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Hal Snarr: The Yield Curve Accordion Player

March 3, 2017

The yield curve (a plot of interest rates versus the maturities of securities of equal credit quality) is a handy economic and investment tool. It generally slopes upward because investors expect higher returns when their money is tied up for long periods. When the economy is growing robustly, it tends to steepen as more firms break ground on long-term investment projects. For example, firms may decide to build new factories when the economy is rosy. Since these projects take years to complete, firms issue long-term bonds to finance the construction. This increases the supply of long-term bonds along downward-sloping demand, which pushes long-term bond prices down and yields up. The black dots along the black line in the figure below gives the 2004 yield curve. It slopes upward because a robust recovery was underway.

Yield curves flatten out when investors believe a recession is looming. This results from the demand for long-term bonds rising as investor confidence wanes. As demand shifts out along upward sloping supply, long-term bond prices rise and yields fall. On the other end of the yield curve, short-term bond rates rise. This is a result of investors demanding fewer short-term securities and more long-term securities. In response, suppliers of short-term securities lower prices to attract investors. The black dots along the red line in the above figure gives the 2007 yield curve. It is flat because the Great Recession of 2008 and 2009 was just around the bend.

The red points in the above figure correspond to the federal funds rate. In 2004, the Fed had set it near 1% for about a year to stimulate the economy out of the 2001 recession. After it kept rates too low for too long, it moved it up to 5% in 2007. As it did this, the yield on the 10-year (120-month) treasury was mostly unaffected. The other treasury yields were all pushed up toward the 10-year yield. The figure implies that the Fed has less and less control over treasury yields as maturity increases.

I call the three-dimensional diagram below the Yield Curve Accordion. The red line is the federal funds rate through time. It has a zero maturity. The gray curves are the yields of various treasuries through time. As the gray darkens, the maturity gets further into the future and your eyes go deeper into the figure. For the year 2004, walking up the gray curves maps out the above 2004 yield curve. Thus, instead of a given year’s yield curve rising from left to right (as it does on the 2004 yield curve), it rises the deeper it goes into the diagram below.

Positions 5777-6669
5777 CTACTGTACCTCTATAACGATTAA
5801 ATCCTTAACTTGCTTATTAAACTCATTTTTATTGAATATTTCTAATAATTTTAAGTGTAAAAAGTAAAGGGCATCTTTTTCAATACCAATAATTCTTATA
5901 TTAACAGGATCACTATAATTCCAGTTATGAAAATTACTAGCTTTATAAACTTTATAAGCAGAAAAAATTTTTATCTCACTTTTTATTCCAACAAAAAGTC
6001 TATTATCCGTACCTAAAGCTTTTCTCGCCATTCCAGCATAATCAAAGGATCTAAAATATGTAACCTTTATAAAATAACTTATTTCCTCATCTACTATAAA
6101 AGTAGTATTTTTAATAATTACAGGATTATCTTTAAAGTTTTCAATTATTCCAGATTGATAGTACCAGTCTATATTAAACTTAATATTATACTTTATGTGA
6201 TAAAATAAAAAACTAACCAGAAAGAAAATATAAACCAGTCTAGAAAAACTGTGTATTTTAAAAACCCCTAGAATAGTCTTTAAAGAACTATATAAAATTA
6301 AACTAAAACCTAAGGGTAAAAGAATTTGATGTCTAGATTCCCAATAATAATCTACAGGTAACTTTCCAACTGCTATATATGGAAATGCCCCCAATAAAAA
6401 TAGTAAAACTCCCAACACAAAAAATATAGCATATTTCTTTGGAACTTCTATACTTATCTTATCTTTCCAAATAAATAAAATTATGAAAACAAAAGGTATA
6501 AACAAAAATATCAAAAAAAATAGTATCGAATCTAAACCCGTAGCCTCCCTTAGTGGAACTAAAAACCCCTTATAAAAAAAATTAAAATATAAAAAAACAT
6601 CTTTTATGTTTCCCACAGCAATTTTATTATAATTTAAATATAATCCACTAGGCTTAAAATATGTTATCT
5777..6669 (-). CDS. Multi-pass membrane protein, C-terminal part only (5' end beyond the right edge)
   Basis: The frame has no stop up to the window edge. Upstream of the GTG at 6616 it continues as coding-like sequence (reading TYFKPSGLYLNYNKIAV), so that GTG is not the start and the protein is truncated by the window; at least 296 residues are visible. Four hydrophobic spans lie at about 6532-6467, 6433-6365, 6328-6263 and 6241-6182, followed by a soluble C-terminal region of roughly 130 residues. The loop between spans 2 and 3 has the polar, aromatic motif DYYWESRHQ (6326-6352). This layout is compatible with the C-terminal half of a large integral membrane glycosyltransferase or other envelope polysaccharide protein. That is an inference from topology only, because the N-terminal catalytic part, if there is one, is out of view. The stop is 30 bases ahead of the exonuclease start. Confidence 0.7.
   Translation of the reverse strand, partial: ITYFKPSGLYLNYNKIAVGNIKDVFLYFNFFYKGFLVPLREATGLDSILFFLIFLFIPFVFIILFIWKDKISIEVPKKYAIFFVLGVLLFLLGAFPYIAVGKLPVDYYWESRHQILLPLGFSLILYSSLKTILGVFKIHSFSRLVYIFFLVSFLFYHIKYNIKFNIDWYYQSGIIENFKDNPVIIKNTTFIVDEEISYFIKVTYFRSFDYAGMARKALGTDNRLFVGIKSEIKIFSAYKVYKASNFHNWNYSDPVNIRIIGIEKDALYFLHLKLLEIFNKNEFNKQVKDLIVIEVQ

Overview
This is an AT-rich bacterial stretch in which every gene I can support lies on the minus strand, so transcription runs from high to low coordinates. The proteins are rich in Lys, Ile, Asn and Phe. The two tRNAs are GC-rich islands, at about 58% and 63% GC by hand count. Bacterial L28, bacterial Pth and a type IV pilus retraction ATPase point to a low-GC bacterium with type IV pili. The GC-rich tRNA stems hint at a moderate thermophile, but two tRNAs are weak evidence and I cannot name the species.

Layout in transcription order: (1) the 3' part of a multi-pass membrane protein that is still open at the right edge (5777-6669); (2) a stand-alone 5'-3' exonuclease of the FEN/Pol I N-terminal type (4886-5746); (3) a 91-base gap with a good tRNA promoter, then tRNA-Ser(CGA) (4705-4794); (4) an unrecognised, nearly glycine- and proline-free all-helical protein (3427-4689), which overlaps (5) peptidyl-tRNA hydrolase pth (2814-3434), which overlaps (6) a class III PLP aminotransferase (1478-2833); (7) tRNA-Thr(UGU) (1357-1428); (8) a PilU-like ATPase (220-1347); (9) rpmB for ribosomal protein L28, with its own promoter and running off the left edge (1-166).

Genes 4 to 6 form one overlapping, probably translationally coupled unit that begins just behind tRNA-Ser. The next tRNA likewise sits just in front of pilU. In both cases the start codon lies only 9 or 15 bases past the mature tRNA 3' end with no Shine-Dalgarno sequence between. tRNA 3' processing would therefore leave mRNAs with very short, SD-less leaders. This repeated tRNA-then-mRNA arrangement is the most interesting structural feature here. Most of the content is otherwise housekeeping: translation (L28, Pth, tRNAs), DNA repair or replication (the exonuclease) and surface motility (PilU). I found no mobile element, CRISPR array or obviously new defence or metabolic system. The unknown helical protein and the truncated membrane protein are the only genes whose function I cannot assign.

The Yield Curve Accordion tells the same story that the two yield curves in the first figure did. The steps from the red curve to the lightest gray curve are slight. This results from the 1-month yield generally following the federal funds rate. In 2004, going from a lighter gray curve to the next slightly darker gray curve is a step up. In 2007, these steps are all relatively flat.

The Yield Curve Accordion implies that the Fed puts the squeeze on interest rates. After the Fed raises the federal funds rate above the 10-year yield, recessions are triggered about a year later. After a recession occurs, the Fed lowers the federal funds rate. This pulls shorter-term rates below the 10-year yield. The shorter the maturity of a treasury, the closer its yield gets to the federal funds rate.

Critics of what I call Yield Curve Accordion Theory will argue that bond rates rise before the Fed starts to hike rates. This suggests that markets dictate Fed action. However, when the TIPS spread (the difference in the yields of conventional Treasury bonds and Treasury Inflation Protected Securities) and inflation rates (from the CPI and PCE) are on steady upward trends, hawkish Fedspeak becomes increasingly more credible. Consequently, markets price in this information prior to the Fed withdrawing its monetary stimulus. This suggests the Fed plays the Yield Curve Accordion.

Yield Curve Accordion Theory is a visual representation of Austrian Business Cycle Theory (ABCT) that Ludwig von Mises and F.A. Hayek developed. ABCT says the business cycle results from central banks, like the Fed, putting the economies they preside over on unsustainable growth paths. Artificially low interest rates cause an excessive growth in bank credit. This produces malinvestment (the extra investment that would not have otherwise occurred) and overconsumption (the extra spending on consumer goods that would otherwise not have occurred). These represent an unhealthy competition for resources that are limited in the short run. The resulting mal-competition, if you will, pushes home and stock prices ever higher.

The economic boom caused by excessive bank credit is unsustainable because the only known cure to the cancer of rising inflation is the painful rate hikes of central banks. In the US, a sustained upward trend in the TIPS spread, PCE inflation, and CPI inflation tip off investors that the Fed is about to hike rates. When it does, housing and stock bubbles pop, huge positive returns on heavily leveraged assets turn negative. As prices continue their descent, increasingly more leveraged assets are underwater, loan defaults rise, and the boom becomes the bust.

If the Austrians are correct, the Fed is the Yield Curve Accordion player. It pulls its accordion apart to stimulate the economy out of recession. This steepens the yield curve. When it needs to slow the accelerating inflation it previously created, it pushes on its accordion. Doing that flattens the yield curve. At a gut level, investors now this to be true because they “don’t fight the Fed” when allocating their investment funds.


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